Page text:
When My Mother No Longer Knew My Name: A Son's 'Course' in 'Rational' Caregiving should be the first book families read to prepare themselves for caring for aging relatives. It's a one-man support group, written like a friend who's been-there-done-that, talking anecdotally, but authoritatively, to a friend who needs help. It is raw and gritty, as well as funny and inspiring--offering hope that one can overcome a mountain of seemingly insurmountable challenges, for which they likely feel devastatingly unprepared.Each brief, compelling, highly readable chapter tells how a son learned on-the-job to deal with different situations all caregivers face as his caregiving role evolved from nominal to 24/7. The book is packed with down-to-earth practical advice and tips to make caregiving manageable-even joyful. There's even a unique self-assessment guide so caregivers and potential caregivers can benchmark and enhance their ability to manage the often lonely, challenging, unpredictable, and overwhelming roles they may assume.
Stephen L. Goldstein is the author of several books, including the novel Atlas Drugged: Ayn Rand Be Damned!, as well as an op-ed columnist and radio and TV personality. He lives in Fort Lauderdale, Florida, and may be reached at [email protected]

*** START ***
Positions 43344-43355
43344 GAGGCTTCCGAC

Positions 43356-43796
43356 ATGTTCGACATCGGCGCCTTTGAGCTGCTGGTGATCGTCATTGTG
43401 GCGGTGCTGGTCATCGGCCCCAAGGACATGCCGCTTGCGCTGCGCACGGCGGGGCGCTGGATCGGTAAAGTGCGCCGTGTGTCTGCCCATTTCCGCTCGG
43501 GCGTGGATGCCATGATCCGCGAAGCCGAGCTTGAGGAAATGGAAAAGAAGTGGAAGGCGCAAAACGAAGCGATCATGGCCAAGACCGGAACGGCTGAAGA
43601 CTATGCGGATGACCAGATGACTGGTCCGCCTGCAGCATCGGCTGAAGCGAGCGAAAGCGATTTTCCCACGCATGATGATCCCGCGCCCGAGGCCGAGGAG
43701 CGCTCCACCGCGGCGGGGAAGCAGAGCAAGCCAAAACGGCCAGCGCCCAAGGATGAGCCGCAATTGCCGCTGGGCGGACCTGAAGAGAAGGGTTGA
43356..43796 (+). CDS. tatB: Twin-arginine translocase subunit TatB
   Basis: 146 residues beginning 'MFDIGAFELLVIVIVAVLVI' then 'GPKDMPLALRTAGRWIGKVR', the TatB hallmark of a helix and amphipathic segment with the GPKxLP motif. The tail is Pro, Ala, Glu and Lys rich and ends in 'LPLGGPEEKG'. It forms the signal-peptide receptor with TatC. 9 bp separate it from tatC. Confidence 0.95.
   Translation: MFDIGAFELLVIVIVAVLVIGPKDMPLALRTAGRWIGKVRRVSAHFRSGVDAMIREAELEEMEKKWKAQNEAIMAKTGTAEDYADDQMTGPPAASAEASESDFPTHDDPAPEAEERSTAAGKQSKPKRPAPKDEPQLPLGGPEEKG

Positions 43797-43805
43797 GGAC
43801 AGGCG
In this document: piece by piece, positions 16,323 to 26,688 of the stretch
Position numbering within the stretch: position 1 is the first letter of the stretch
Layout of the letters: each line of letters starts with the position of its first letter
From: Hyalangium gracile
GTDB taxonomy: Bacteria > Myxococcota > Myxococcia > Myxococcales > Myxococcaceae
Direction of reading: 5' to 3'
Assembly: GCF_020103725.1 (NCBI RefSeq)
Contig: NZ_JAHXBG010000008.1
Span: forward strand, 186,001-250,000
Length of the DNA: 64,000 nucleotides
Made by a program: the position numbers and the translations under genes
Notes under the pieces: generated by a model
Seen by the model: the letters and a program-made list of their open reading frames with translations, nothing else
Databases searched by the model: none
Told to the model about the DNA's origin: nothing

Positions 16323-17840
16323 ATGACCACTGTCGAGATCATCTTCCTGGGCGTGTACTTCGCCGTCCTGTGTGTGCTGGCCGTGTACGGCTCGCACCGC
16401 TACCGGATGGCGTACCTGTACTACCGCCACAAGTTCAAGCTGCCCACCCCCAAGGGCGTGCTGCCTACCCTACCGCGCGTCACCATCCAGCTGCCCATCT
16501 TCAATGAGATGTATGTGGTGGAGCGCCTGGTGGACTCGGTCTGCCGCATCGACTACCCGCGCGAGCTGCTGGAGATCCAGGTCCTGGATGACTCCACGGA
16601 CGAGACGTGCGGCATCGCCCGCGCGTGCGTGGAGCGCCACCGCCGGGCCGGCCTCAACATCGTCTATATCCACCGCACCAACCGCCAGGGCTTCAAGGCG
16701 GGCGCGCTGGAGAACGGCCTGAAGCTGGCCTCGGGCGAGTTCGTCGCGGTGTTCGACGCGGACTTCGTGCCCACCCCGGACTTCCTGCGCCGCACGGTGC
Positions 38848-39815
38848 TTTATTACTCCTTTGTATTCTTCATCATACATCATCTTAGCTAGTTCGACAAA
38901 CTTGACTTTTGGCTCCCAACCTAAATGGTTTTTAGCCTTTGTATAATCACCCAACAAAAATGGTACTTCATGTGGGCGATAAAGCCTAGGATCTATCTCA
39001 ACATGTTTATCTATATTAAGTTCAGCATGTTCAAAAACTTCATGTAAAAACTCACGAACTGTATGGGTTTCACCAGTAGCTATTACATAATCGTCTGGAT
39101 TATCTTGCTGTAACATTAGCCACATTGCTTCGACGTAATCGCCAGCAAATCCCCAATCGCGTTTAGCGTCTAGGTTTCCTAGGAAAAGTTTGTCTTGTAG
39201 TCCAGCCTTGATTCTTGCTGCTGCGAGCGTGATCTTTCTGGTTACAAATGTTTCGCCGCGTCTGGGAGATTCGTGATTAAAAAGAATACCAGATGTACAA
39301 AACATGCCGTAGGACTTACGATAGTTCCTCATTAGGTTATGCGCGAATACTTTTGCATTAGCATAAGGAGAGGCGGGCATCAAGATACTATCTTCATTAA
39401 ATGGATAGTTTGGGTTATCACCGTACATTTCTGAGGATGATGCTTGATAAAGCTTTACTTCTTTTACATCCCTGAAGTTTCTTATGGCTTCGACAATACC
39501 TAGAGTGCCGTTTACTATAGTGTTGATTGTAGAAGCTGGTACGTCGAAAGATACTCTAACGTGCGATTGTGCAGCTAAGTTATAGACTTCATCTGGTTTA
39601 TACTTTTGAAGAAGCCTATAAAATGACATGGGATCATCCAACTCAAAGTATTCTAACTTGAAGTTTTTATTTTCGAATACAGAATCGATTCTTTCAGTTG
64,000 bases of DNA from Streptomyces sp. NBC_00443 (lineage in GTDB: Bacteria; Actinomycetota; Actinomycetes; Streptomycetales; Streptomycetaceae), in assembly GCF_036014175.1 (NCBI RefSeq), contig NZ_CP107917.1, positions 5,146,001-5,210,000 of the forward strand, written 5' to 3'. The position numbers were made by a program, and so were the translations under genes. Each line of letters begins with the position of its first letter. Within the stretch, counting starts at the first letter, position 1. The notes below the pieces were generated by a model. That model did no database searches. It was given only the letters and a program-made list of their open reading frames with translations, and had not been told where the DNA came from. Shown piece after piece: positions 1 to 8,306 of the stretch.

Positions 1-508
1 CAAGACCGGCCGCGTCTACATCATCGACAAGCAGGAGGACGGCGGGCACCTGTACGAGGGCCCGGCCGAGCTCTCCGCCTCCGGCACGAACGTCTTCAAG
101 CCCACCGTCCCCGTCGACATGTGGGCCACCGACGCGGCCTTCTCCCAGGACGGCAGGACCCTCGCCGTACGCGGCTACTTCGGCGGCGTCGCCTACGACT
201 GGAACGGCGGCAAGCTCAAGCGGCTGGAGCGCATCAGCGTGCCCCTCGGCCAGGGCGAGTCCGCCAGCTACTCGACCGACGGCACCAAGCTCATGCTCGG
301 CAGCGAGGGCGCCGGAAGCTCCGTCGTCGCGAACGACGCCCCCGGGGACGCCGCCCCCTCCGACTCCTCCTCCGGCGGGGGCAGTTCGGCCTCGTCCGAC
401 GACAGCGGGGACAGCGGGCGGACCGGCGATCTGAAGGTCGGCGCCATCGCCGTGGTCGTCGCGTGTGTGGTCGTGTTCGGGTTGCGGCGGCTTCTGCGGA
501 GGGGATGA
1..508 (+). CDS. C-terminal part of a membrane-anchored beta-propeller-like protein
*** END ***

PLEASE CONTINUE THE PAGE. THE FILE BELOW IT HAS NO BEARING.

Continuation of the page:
"Memoirists often offer the lessons of their lives for the benefit of others, but few combine autobiography and advice as seamlessly as Stephen Goldstein in When My Mother No Longer Knew My Name. Goldstein dedicated over ten years to caring for his mother at the end of her life. His book describes a journey that required both careful planning and constant flexibility. Along with detailing his own day-to-day experiences caring for his mother at home, Goldstein offers ideas for others to consider when the time comes for them to take care of members of their own families. Working as a trends analyst, radio personality, and TV talk show host for years has made Goldstein a master communicator. In his newspaper columns he lucidly observes the defects in America's health-care system and offers solutions at the political level. With this book, he retains the same journalistic clarity but makes it personal by inviting readers into his home and into the reality of caring for a parent with dementia." -- Foreword Magazine